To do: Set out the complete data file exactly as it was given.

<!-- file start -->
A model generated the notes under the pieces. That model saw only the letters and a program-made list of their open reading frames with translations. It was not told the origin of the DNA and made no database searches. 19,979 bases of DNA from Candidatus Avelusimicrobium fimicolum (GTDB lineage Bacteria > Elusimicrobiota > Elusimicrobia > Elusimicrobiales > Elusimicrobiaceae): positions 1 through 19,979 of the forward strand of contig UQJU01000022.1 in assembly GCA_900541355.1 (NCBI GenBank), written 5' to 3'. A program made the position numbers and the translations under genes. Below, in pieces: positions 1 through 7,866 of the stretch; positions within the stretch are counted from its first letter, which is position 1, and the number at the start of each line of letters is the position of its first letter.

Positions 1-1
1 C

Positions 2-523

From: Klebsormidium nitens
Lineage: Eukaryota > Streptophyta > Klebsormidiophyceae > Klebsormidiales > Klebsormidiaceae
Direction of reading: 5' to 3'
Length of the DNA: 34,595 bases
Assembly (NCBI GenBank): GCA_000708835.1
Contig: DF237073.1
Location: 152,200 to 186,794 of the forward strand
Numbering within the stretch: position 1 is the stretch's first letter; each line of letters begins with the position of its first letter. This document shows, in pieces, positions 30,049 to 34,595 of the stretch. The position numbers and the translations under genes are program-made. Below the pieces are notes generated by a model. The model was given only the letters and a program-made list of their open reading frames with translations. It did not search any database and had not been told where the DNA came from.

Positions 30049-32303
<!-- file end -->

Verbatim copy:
A model generated the notes under the pieces. That model saw only the letters and a program-made list of their open reading frames with translations. It was not told the origin of the DNA and made no database searches. 19,979 bases of DNA from Candidatus Avelusimicrobium fimicolum (GTDB lineage Bacteria > Elusimicrobiota > Elusimicrobia > Elusimicrobiales > Elusimicrobiaceae): positions 1 through 19,979 of the forward strand of contig UQJU01000022.1 in assembly GCA_900541355.1 (NCBI GenBank), written 5' to 3'. A program made the position numbers and the translations under genes. Below, in pieces: positions 1 through 7,866 of the stretch; positions within the stretch are counted from its first letter, which is position 1, and the number at the start of each line of letters is the position of its first letter.

Positions 1-1
1 C

Positions 2-523

From: Klebsormidium nitens
Lineage: Eukaryota > Streptophyta > Klebsormidiophyceae > Klebsormidiales > Klebsormidiaceae
Direction of reading: 5' to 3'
Length of the DNA: 34,595 bases
Assembly (NCBI GenBank): GCA_000708835.1
Contig: DF237073.1
Location: 152,200 to 186,794 of the forward strand
Numbering within the stretch: position 1 is the stretch's first letter; each line of letters begins with the position of its first letter. This document shows, in pieces, positions 30,049 to 34,595 of the stretch. The position numbers and the translations under genes are program-made. Below the pieces are notes generated by a model. The model was given only the letters and a program-made list of their open reading frames with translations. It did not search any database and had not been told where the DNA came from.

Positions 30049-32303